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How to Write Your State Legislator | Tips on Meeting with Your Elected Official
Know Your Legislator | How to Succeed in Lobbying | Do's & Don'ts of Lobbying
Ten Commandments of Citizen Lobbying

How to Write Your State Legislator

Every legislator is sensitive to grass-roots opinion. He/She keeps in touch as closely as possible with voters in his/her district. Letters from constituents, which arrive every day at his/her home or in Springfield, are one of the best indications of what those constituents are thinking about. 

  • State your position — Explain how a bill would affect you, your family, your firm, or even your state or community. 
  • Thoughtful, sincere letters on issues that directly affect the writer get the most attention. Such letters are often quoted in committee hearings or in debate. 
  • Be brief and to the point; discuss only one issue in each letter; identify a bill by number and title if possible.
  • Use facts — Arguments that cannot be substantiated are dismissed. Be sure of your facts, but do not overload the letter with them. Facts tend to validate your letter and illustrate that you have given a lot of thought to your position.
  • Use your own words and your own stationery. If you are writing as the representative of a group, use the organization’s stationery. 
  • Be reasonable — Do not ask for the impossible. Don’t tell a legislator to vote your way “or else.” Do be firm, confident and positive about your position.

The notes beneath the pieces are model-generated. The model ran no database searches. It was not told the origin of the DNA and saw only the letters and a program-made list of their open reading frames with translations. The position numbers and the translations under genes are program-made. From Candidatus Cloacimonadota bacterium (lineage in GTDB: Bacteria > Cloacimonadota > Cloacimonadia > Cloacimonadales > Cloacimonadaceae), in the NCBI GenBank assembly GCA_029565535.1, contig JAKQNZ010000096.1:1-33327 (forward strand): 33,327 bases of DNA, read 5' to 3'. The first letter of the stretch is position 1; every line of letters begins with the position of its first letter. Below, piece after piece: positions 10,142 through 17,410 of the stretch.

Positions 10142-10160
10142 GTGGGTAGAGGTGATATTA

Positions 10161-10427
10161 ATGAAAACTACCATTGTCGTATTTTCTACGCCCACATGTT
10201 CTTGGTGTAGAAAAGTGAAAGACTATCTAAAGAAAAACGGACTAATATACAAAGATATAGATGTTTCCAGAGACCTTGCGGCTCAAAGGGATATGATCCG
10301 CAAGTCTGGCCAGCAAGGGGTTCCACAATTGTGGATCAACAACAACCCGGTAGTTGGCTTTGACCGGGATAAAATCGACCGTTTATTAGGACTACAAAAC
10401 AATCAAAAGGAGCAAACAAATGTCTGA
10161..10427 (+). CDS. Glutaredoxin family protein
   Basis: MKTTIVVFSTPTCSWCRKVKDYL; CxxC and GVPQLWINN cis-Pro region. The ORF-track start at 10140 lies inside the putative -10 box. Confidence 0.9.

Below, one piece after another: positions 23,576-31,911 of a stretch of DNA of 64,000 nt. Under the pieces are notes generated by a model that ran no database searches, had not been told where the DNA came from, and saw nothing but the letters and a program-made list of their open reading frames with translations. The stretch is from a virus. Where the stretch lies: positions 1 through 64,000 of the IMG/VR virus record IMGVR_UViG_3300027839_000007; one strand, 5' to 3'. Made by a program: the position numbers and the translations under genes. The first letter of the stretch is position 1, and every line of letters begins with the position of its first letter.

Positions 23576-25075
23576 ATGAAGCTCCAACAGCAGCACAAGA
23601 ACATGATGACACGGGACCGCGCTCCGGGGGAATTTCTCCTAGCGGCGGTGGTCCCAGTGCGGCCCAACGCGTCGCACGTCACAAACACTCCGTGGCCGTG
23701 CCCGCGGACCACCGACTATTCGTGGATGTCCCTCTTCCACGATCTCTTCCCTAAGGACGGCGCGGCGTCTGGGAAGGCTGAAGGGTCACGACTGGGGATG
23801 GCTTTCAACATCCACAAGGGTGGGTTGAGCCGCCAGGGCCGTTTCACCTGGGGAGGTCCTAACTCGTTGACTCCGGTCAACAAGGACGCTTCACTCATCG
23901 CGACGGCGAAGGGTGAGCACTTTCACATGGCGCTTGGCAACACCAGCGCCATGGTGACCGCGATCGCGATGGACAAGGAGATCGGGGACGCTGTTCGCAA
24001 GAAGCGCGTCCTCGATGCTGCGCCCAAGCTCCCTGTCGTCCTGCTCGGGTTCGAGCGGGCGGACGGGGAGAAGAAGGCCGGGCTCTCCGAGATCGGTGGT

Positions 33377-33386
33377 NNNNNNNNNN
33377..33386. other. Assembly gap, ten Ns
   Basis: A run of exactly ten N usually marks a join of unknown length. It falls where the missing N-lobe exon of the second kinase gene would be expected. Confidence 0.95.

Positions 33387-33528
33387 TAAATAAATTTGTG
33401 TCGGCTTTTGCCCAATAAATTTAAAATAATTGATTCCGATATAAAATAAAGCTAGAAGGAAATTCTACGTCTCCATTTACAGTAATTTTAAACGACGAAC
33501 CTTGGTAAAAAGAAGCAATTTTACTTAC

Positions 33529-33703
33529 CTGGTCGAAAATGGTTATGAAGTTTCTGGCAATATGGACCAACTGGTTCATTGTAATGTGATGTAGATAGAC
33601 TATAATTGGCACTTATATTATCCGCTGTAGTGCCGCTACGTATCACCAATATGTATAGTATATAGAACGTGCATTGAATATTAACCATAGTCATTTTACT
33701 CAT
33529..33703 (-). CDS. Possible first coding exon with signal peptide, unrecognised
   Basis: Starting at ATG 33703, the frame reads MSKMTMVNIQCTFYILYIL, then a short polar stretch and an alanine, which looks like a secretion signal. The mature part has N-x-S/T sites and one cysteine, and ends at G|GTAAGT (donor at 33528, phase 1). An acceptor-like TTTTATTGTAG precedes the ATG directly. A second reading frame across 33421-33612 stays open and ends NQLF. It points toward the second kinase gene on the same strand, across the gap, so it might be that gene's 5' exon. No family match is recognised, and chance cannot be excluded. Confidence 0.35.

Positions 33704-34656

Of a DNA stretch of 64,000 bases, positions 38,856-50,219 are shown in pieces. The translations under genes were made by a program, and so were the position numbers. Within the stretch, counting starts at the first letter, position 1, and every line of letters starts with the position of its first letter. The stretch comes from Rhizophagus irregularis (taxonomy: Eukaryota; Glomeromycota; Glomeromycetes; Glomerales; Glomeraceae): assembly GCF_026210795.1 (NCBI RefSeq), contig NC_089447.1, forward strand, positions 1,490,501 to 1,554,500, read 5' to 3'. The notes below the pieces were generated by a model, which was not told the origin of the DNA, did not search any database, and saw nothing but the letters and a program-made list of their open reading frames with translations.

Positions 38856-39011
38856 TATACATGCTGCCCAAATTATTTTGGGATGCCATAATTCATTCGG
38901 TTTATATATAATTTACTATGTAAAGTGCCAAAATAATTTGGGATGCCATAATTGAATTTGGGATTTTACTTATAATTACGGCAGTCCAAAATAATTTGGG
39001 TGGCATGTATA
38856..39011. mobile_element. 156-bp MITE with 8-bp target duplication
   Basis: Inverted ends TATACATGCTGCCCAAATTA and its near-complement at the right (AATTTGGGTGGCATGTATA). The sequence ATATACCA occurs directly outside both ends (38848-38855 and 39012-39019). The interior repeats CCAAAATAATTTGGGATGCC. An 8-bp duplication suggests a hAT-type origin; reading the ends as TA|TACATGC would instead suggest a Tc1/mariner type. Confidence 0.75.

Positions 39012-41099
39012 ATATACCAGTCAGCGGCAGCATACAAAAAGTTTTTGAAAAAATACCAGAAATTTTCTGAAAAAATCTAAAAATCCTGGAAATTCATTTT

• Use human terms — Make it your own letter: write in your own style. Avoid using legal jargon. 
  • Keep it short — Write your letter about one issue. If you are concerned about three issues, write three letters. This makes your letter easier to read and your position easier to understand.
  • Ask for a reply — Indicate to your legislator that you would appreciate a reply containing his/her position on the issue. As a constituent, you have a right to know how your representative feels on an issue.
  • Do write when your legislator does something of which you approve. Legislators hear mostly from constituents who are against something; this gives them a one-sided picture of their constituency. A note of appreciation will make your legislator remember you favorably next time you write.
  • Do write early in the session before a bill has been introduced if you have some ideas that you would like to see included in legislation. If you are “lobbying” for or against a bill and your legislator is a member of the Committee to which it has been referred, write when the Committee begins hearings. If your legislator is not a member of the Committee handling the bill, write him just before the bill is to come to the floor for debate and vote.